{¶ 9} “I. The Mount Vernon Municipal Court wrongfully dismissed this case when it found that Mr. Link did not misuse the emergency 911 system according to R.C. 4931.49(D).”


{¶ 10} In its sole assignment of error, the state argues that the trial court erred in dismissing the case against appellee.   We disagree.

{¶ 11} As an initial matter, we note that “[i]t is a fundamental principle of criminal law that ‘[a] directed verdict of acquittal by the trial judge in a criminal case is a “final verdict” within the meaning of R.C. 2945.67(A) which is not appealable by the state as a matter of right or by leave to appeal pursuant to that statute.’ ”  State v. Swearingen (Aug. 20, 2001), Clinton App. No. CA2001-01-005, 2001 WL 950671, quoting State v. Keeton (1985), 18 Ohio St.3d 379, 18 OBR 434, 481 N.E.2d 629, paragraph two of the syllabus.   However, in the case sub judice, despite certain factual findings of the trial court, we find the matter appealable by the state as a ruling on a pretrial motion to dismiss, pursuant to R.C. 2945.67(A).  See, also, State v. Glover (1988), 35 Ohio St.3d 18, 517 N.E.2d 900 (reiterating that jeopardy attaches when a criminal jury is empanelled and sworn).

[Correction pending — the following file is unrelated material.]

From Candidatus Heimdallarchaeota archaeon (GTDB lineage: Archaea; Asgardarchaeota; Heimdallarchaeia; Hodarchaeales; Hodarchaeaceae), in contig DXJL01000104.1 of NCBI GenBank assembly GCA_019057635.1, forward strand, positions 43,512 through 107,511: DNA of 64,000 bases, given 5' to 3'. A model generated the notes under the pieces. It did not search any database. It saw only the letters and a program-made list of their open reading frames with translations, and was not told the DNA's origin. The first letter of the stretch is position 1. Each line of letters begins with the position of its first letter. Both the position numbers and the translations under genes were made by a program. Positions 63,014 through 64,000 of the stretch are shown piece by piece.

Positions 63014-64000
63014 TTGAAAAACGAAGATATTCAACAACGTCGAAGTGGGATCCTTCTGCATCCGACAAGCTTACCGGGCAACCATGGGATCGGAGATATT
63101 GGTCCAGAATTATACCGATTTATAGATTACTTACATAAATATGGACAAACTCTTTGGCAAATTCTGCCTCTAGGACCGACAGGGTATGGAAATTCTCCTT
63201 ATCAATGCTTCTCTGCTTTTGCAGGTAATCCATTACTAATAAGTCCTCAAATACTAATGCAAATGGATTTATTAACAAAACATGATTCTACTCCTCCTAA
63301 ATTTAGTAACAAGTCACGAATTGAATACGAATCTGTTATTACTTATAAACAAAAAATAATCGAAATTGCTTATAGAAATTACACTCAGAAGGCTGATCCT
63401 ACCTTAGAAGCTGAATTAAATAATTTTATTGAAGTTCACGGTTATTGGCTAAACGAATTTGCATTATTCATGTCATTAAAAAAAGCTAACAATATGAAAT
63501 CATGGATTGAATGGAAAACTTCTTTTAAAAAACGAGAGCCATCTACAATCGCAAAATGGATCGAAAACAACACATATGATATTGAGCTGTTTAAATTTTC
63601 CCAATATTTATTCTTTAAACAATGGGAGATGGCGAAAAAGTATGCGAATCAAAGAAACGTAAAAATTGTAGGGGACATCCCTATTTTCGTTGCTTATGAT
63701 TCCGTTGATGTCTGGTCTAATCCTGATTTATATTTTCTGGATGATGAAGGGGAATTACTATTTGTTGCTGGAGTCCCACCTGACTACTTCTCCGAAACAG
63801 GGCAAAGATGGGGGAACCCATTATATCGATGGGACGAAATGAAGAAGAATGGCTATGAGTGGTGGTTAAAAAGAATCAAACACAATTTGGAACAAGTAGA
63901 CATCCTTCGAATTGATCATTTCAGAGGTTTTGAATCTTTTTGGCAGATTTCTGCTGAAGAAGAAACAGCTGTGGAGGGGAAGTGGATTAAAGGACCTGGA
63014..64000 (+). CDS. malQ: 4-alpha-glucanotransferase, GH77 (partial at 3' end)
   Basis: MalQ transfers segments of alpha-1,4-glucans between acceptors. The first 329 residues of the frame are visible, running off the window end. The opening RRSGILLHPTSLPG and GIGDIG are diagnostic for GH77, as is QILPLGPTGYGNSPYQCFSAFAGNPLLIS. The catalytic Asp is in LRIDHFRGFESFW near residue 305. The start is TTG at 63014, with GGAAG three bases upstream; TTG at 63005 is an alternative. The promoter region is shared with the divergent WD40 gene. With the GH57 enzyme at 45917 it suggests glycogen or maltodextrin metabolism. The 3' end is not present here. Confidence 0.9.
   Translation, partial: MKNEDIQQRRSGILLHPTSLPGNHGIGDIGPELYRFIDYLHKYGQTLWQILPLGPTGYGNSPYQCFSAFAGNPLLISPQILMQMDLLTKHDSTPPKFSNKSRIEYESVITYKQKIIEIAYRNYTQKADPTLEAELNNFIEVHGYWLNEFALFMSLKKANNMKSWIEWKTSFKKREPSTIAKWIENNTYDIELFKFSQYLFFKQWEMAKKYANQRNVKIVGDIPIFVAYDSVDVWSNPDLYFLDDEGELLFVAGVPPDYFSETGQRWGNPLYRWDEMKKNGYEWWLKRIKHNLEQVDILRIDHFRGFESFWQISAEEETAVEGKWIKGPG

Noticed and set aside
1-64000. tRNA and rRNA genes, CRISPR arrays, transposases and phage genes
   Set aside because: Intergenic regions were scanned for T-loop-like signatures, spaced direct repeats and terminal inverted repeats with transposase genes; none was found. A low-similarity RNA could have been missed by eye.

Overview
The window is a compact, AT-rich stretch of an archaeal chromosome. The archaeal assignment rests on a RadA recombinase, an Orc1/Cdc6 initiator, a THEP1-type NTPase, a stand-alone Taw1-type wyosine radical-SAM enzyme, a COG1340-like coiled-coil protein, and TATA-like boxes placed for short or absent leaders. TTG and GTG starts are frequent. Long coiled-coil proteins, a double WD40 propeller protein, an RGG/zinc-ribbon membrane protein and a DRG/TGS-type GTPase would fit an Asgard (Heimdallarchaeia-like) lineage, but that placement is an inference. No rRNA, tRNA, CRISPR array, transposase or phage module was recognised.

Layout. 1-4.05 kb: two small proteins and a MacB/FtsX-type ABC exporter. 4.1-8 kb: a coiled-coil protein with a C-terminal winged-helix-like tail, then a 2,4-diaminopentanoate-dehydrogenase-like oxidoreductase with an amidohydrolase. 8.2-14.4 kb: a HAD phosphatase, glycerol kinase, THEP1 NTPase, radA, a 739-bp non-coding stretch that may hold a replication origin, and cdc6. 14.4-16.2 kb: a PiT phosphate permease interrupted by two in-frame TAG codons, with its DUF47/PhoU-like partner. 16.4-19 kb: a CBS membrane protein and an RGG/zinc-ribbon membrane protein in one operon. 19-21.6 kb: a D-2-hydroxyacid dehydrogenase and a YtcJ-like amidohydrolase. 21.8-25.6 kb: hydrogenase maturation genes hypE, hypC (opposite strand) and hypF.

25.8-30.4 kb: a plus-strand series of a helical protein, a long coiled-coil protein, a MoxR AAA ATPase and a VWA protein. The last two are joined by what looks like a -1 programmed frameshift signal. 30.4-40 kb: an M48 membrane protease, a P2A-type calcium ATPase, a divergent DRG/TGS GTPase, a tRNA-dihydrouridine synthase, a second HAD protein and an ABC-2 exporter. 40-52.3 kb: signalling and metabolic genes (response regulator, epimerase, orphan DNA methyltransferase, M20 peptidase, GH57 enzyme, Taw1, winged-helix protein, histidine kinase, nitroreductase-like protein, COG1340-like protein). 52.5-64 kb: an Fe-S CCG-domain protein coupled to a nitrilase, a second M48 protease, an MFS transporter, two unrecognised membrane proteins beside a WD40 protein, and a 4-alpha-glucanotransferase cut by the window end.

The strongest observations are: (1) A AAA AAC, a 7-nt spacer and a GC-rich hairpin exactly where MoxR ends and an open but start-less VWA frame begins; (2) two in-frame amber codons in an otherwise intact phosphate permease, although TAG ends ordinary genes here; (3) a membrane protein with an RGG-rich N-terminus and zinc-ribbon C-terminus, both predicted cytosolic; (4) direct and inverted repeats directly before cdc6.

{¶ 12} As noted in our recitation of the facts of the case sub judice, the trial court took the unusual step of allowing the three major witnesses to the charged offense to be questioned by the defendant-appellee as to the merits of the case at a pretrial (nonsuppression) hearing.   However, “[w]hen a defendant in a criminal action files a motion to dismiss which goes beyond the face of the indictment, he is, essentially, moving for summary judgment, which is not permitted under the Ohio Rules of Criminal Procedure.”  State v. Robinson, Athens App. No. 01CA51, 2002-Ohio-6150, 2002 WL 31521501, at ¶ 22, citing State v. Tipton (1999), 135 Ohio App.3d 227, 733 N.E.2d 634.